If you’re looking for a study that nicely sums up why business writing is distant, pretentious and ruthlessly disengaging, look no further than 5 Monkeys and a Ladder. This famous urban legend, based on two real sociological experiments, explains the close-minded and anti-growth attitudes that result in the inflated, artless tone content and copywriters so easily slip into.
Five monkeys live in a room with a ladder, a bunch of bananas and a cold water sprinkler. When a monkey goes to the top of the ladder to reach for the bananas, the sprinkler turns on and splashes the others with cold water. The other angry monkeys beat it up, and it eventually learns to stop trying.
The monkeys are replaced one by one, and each new monkey tries to climb the ladder for the bananas but is pulled down and beaten up by the rest of the group. After some time, the last original monkey is replaced with a new one and tries to climb the ladder. Guess what happens… they all try to stop it, without even knowing they’ll get sprayed with water, just because that’s the way things are.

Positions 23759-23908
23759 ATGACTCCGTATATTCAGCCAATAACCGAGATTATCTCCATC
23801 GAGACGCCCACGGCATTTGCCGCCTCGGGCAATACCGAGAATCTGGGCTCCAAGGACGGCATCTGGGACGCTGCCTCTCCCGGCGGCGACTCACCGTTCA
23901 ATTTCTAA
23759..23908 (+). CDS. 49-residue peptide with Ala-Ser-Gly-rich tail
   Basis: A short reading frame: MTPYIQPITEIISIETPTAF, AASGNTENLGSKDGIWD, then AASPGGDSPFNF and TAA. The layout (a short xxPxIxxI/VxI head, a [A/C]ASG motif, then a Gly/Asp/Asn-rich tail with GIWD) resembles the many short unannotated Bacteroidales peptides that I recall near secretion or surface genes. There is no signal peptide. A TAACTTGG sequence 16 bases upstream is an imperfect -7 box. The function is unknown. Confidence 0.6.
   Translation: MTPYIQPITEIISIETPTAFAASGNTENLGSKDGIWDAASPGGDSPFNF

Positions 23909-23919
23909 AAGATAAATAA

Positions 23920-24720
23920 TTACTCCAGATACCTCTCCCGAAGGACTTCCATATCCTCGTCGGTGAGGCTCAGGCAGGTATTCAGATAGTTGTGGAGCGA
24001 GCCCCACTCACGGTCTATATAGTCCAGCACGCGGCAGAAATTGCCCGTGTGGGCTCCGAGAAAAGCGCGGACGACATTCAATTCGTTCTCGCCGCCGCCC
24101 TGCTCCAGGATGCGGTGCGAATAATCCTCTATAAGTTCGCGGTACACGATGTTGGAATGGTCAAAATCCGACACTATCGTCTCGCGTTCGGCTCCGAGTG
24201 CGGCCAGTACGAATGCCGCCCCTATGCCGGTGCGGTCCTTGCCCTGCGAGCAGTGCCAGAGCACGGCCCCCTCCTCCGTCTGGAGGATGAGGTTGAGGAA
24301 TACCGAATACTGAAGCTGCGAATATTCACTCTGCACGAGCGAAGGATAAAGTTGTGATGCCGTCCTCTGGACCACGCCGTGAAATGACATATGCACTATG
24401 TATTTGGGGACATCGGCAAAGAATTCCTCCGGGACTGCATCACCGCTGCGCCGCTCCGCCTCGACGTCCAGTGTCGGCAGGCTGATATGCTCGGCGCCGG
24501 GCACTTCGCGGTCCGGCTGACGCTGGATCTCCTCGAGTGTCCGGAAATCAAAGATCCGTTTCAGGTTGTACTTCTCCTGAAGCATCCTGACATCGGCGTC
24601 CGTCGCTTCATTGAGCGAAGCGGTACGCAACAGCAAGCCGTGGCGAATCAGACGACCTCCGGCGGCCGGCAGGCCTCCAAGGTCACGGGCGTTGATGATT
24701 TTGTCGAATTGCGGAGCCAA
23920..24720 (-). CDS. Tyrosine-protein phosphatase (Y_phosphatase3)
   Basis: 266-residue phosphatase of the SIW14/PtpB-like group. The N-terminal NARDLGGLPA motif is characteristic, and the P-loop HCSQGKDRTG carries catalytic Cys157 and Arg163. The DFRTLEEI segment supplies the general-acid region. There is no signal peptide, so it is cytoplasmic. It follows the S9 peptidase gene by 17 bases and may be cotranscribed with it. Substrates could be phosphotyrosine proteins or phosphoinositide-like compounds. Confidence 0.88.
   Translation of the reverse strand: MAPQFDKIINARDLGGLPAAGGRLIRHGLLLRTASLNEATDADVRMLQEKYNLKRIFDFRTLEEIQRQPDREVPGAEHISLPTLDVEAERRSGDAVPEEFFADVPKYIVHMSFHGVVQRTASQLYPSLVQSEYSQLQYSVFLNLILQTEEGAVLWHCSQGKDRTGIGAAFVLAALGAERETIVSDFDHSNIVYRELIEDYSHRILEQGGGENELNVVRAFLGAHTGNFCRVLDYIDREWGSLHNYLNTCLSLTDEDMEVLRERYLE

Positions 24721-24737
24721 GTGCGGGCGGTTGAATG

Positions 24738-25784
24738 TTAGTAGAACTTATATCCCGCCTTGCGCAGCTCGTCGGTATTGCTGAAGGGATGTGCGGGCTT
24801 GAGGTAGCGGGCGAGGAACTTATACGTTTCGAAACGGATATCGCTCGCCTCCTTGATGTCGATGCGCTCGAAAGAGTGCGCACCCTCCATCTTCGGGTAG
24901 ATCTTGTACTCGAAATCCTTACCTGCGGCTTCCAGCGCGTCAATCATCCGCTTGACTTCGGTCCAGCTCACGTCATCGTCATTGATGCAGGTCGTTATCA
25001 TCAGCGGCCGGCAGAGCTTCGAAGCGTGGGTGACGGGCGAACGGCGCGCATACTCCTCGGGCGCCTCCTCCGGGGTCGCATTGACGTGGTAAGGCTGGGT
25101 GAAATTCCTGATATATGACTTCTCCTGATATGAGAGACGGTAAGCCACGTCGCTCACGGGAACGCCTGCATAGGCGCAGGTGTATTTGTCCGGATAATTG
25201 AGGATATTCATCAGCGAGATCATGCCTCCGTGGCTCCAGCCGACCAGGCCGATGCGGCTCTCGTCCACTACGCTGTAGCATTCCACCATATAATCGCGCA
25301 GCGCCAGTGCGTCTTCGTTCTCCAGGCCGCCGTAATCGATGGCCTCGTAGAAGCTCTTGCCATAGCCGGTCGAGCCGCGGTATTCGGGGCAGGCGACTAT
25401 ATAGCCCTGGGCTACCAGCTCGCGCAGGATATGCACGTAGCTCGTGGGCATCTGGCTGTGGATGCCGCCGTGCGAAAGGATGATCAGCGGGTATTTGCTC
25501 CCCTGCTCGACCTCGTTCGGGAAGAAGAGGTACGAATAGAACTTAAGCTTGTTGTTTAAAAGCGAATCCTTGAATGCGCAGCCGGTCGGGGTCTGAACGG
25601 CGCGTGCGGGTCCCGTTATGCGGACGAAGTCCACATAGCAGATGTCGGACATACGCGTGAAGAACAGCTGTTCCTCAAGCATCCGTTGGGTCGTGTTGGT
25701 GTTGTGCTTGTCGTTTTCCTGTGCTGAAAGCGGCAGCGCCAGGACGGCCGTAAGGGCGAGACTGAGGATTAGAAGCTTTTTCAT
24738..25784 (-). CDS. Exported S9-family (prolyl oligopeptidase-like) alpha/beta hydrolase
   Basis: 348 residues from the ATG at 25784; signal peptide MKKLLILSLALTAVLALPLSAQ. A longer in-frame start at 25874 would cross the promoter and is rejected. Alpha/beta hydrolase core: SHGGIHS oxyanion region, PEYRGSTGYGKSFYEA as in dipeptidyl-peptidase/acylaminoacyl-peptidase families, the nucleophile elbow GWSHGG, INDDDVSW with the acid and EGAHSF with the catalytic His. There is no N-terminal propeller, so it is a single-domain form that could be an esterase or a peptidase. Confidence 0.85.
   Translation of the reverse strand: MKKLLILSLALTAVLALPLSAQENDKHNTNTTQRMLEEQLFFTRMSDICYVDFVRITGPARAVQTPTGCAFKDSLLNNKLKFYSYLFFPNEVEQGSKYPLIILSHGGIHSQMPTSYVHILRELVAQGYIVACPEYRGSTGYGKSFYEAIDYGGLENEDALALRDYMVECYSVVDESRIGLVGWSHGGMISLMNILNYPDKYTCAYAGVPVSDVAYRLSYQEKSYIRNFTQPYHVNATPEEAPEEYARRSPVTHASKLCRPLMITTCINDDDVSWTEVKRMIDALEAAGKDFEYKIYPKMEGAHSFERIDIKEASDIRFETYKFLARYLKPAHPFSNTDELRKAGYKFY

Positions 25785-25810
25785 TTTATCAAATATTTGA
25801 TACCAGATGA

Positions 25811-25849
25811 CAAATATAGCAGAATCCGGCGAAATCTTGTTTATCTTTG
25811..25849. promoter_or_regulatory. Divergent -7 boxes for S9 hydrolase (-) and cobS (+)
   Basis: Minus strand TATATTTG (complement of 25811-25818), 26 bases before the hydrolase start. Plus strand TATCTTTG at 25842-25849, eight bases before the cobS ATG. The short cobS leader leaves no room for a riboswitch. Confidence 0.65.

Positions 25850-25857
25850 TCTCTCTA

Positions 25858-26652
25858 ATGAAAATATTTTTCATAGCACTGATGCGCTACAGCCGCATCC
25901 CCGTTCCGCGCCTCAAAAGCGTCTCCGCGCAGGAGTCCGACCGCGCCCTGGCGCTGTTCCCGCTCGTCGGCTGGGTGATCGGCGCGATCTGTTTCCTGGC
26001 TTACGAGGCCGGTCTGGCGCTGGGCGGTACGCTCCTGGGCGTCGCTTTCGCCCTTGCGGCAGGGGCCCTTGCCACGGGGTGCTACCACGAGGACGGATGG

“The most damaging phrase in the language is: ‘It’s always been done that way.’” – Grace Hopper
The Way Boring People Write
Something we should remind ourselves of in times like these is an essay by George Orwell called “Politics and the English Language.” Unlike his other informative essays such as “A Nice Cup of Tea,” this was directed at politicians, those timeless masters of verbal trickery. Orwell was sick of being given watered-down truth cloaked in fancy, meaningless language. In this post, I’ll go through some of the writing mistakes to avoid making, and how it can be applied today.